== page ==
From education to employment

10 reasons why ‘Resigners’ feel that way

Have some of your employees walked through your organisation’s door on their first day of work full of (excuse the literature analogy) ‘Great Expectations’, only to find themselves drowning in the verses of ‘Paradise Lost’?

Many new and existing employees simply put up with roles – roles that they absolutely loath. They become ‘Resigners’ – people who just really don’t want to be there, completely demotivated and only endure it for the income it brings.

After going home to their family, friends and partners after their first day at work and asked how it was, those individuals reply: “Awful! nothing like I expected, but, hey, at least it’s a job! Well that is until I can find something better!”

The problem is the: ‘until I can find something better’ solution could take months or even years! And what happens in the meantime?

I see this scenario time and time again when consulting both in the private and public sectors. Some organisation are lucky and only have one or two ‘Resigners’ drifting in their ranks, others literally have droves of them, spreading negativity at every opportunity (at least to those who will listen to them!).

For new employees this happens simply because their ‘great’ expectations of the organisation and of their roles have not been met, expectations that were (wittingly or unwittingly) incorrectly set at the recruitment stage.
These misled individuals can consciously or subconsciously resign from their jobs from day one and, when this state of mind happens, do you think those disenchanted employees will go on to excel at the highest level of performance, or even at the level you are paying them for? Will they exceed your expectations, go that extra mile, be self-motivated and support their colleagues?’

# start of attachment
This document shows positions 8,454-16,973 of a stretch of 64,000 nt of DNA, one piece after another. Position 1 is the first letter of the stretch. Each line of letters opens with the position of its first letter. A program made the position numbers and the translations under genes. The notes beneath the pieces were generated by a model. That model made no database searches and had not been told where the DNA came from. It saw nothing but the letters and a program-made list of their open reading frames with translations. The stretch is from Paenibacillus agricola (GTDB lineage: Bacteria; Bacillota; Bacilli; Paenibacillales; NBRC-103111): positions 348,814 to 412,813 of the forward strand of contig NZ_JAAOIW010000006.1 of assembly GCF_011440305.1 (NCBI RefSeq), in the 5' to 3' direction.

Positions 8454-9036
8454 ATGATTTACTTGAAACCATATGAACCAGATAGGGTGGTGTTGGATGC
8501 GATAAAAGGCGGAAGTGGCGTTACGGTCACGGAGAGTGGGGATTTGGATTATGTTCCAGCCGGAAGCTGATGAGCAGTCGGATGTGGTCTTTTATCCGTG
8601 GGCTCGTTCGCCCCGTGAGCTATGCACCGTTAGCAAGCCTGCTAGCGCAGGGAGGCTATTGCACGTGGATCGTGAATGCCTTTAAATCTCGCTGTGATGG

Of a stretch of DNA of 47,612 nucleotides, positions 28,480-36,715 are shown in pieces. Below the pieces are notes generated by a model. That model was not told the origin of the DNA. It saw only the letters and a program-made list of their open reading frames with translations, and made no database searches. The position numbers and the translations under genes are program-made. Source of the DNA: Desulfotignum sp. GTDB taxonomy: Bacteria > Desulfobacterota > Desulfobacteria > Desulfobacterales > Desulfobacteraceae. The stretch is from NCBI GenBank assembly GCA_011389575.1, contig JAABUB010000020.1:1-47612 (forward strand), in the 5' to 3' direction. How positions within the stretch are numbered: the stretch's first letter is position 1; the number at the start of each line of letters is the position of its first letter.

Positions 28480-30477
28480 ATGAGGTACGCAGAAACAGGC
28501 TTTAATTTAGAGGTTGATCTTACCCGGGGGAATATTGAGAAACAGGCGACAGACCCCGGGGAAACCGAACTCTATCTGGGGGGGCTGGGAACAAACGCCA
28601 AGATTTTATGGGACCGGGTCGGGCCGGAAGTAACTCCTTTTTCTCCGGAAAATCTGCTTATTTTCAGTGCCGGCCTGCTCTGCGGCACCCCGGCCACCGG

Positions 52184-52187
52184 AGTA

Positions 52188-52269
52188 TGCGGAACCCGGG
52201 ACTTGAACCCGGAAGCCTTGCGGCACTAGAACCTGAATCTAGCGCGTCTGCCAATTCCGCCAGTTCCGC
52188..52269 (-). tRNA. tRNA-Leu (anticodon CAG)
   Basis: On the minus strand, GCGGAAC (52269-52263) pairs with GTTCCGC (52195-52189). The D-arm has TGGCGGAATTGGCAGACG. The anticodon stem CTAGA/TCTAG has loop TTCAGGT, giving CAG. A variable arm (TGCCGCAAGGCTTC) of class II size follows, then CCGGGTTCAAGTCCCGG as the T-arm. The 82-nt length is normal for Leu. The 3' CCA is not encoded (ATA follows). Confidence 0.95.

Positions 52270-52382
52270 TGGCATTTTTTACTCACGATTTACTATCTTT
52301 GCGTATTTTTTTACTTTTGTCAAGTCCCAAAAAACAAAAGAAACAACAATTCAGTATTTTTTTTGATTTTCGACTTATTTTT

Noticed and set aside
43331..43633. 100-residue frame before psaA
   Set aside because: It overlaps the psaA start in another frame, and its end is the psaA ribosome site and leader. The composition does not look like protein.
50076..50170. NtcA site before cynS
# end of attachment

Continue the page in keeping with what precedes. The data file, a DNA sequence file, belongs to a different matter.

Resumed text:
I hear the sound of the buzzer on ‘Family Fortunes’ when the survey said ‘uh- uh’!

Of course this situation of disappointment and detachment can also happen with existing employees whose organisations may have changed dramatically, due to mergers, acquisitions or policy changes.

The power of expectations

Expectations are a very powerful human emotion; they drive our very psyche, motivating us when met, and de-motivating us when not!

Picture the child who does not get the toy they expected at Christmas, the partner who does not get what they expected from a relationship, the consumer who does not get what they expected from a product, the supplier who does not get paid by their customers! Not a pretty picture is it?

These reactions are the same for a new employee who does not go on to receive their expectations of a role; they display the subsequent behaviours of anger, resentment and detachment.

To be more specific, if their expectations of the job itself, the induction, the working practices, the management behaviours and the overall culture and environment, the promised opportunities and finally the development they may have been promised, if some or all of these are out of line with their aspirations, disappointment and de-motivation will quickly set in.

So from an employer’s perspective never underestimate the emotions associated with expectations, or do so at your peril. If you do not deliver your employees ‘assumptions’ that you have either: promised, misled or avoided, you will pay!

And the potential payback?

The 3 key negative impacts that ‘Resigners’ have on your organisation:

   1. The overall business performance is impacted
   2. Managers are constantly having to manage the ‘Resigners’
   3. They want to drag others down with them

They are a burden on your organisation, have cost you (according to latest figures) around £7K to recruit, a few thousand more to induct and train, oh, and you also have to pay them a regular salary for the pleasure of their negativity!

Once you realise your mistakes, and then try and remove these people from your organisation, it will probably cost you a lot more!

The best-case scenario for any organisation is that the ‘disenchanted’ go for lunch on that fateful first day at work and never come back! Anyone experienced that one?

And now the bit that managers won’t want to hear (but have probably guessed by now):

It’s not their fault! It’s yours!